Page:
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The Homecoming (Wonderfully Illustrated…
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The Homecoming (Wonderfully Illustrated Short Pieces) (2006)

by Ray Bradbury

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Showing 5 of 5
Gorgeous language. Lovely story. And Dave McKean's illustrations were dead perfect. Wonderful introduction to Bradbury for the boy (and, to be honest, for me). ( )
  beckydj | Apr 19, 2013 |
A Ray Bradbury children's story about a normal, living breathing young boy who lives in an Addams Family house with his otherworldly parents and sister, awaiting the arrival of their extended ghoulish and monsterish kin from across the globe for All Hallows' Eve. Timothy is torn between wanting to be a warm living human, with a finite number of years to live, and wanting to be like the rest of his family, sleeping in polished boxes beneath the ground by day, flying and wisping through walls by night. A charming and ghoulish story with a nice lesson about differences between loved ones, and some very apt shadowy illustrations by Dave McKean. This is the first Bradbury I've read since his recent death. This is a nice little Bradbury story, not one of his best, but good enough, with a nice dark whimsy and charm. Ray Bradbury, along with Isaac Asimov and Arthur C. Clarke, was one of my Big Three in Science Fiction. I've never read a Ray Bradbury story and thought I could have better spent that time. ( )
  burnit99 | Sep 6, 2012 |
Summary: Timothy, the only normal member of a ghoulish family, tries to fit in at their annual reunion.
What’s interesting and unique about this book is that it’s essentially a picture book for teens and adults. It’s too wordy and a little dark for younger children, though, like most Ray Bradbury books, has a style that appeals to the child in adults. The text and illustrations merge together so that the words become part of the picture and vice-versa—though the angularity of lines and melancholy tones make them sometimes harsh to view, it is easy to overlook this in favor of this merging. There isn’t really a happy ending, with Timothy, left to deal with his unique mortality, wonders whether he will be alive to see the next family reunion. Adults and older children might enjoy the unusual question, suggested by Uncle Eisner, as to whether it is better to be immortal or to “live least, [with] worth more per ounce.” Though too dark for children and probably better suited to its original short story format, but this story could be useful for teens as its picture book lay-out makes reading less intimidating. ( )
  MartyAllen | Sep 22, 2011 |
I don’t like scary books (at all!) but I do love Ray Bradbury. It was that love for Bradbury that carried me through reading this very scary book. The plot is thin: a young boy’s family gather together on All Hallows Eve and the family, all except the boy, are ghouls. The boy is deeply saddened by being different, completely human, in a family where everyone has special, albeit creepy, abilities. The story is rich in sensory details, Bradbury-ish in every way. The appeal of the story for me was greatly increased by the format of the book, a small volume with just the right pictures and script. I could barely make it through this scary story, but even I, a big ole scaredy cat, I could not miss the beautiful writing and the rich characters. ( )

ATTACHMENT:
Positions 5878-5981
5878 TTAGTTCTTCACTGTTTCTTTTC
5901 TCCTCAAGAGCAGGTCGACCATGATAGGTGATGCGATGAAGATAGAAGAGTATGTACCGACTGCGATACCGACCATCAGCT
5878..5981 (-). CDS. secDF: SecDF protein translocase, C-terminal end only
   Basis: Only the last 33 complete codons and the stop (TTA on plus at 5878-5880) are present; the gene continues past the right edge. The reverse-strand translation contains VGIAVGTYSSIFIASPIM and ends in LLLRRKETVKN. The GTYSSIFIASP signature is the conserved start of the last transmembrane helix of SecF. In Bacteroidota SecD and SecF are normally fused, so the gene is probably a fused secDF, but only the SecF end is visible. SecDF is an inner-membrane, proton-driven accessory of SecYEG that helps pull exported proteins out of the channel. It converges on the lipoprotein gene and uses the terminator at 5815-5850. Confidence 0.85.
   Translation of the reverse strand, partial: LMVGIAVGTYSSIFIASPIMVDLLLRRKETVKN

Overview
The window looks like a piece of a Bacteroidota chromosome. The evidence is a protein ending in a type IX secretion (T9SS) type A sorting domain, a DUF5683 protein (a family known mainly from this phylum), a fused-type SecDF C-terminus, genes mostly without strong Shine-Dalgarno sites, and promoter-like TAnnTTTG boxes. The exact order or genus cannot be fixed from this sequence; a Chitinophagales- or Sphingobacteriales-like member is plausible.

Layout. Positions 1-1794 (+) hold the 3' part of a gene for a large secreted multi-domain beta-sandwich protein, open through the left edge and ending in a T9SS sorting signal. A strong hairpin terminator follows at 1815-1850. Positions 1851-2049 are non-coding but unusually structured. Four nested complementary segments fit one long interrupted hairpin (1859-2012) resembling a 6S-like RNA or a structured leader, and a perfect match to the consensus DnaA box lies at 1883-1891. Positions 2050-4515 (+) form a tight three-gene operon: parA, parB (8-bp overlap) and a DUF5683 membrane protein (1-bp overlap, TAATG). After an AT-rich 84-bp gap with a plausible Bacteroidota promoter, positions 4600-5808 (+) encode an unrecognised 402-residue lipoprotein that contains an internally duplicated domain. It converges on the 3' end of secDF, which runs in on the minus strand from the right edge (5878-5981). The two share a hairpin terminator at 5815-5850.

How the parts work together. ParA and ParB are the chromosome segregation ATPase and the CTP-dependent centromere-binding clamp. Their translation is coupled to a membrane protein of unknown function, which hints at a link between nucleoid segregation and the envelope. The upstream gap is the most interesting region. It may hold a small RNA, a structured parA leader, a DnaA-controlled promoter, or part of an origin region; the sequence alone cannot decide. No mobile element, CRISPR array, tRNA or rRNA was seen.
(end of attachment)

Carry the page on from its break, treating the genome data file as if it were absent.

debnance | Jan 29, 2010 |
Leave it to Ray Bradbury to take the story of an "abnormal" normal boy whose family consists entirely of creatures of the night and turn it into a mesmerizing yet creepy story of identity and finding one's place in family. Add to that the illustrations by Dave McKean and you have a mixture for a delightfully wicked little book. ( )
  tapestry100 | Jul 17, 2007 |
Showing 5 of 5
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Amazon.com Product Description (ISBN 0060859628, Hardcover)

Illustrated classics for adults! Here, Collins Design's WISP series pairs two legendary creators–writer Ray Bradbury and artist Dave McKean–to create an irresistible package perfect for Halloween and all year 'round.

The WISP series (Wonderfully Illustrated Short Pieces) represents an ingenious marriage of two creative forces: the artistry of today's foremost illustrators and the literary legacy of beloved authors of popular short works for adults. The resulting offspring of this union are captivating, full–color illustrated editions of timeless classics that readers will want to savor and collect.

For the first time ever, the series makes selected popular short works previously offered only in collections available in a unique, stand–alone format. Also for the first time, WISPs harness the talents of top illustrators for the benefit and delight of a new, older audience.

This WISP presents Ray Bradbury's The Homecoming, a little boy's tale of his family reunion of vampires. This story was initially published in 1946 and later refashioned into further stories. Bringing this story to life are the wondrous illustrations of Dave McKean, whose delightful artwork perfectly matches the tale.

These one–of–a–kind, attractively priced and invitingly formatted illustrated editions will make a great impulse buy and appeal to a broad audience.

(retrieved from Amazon Thu, 12 Mar 2015 18:22:11 -0400)

A tale of an ordinary boy in an enormous family of ghouls attending a special reunion on All Hallows' Eve.

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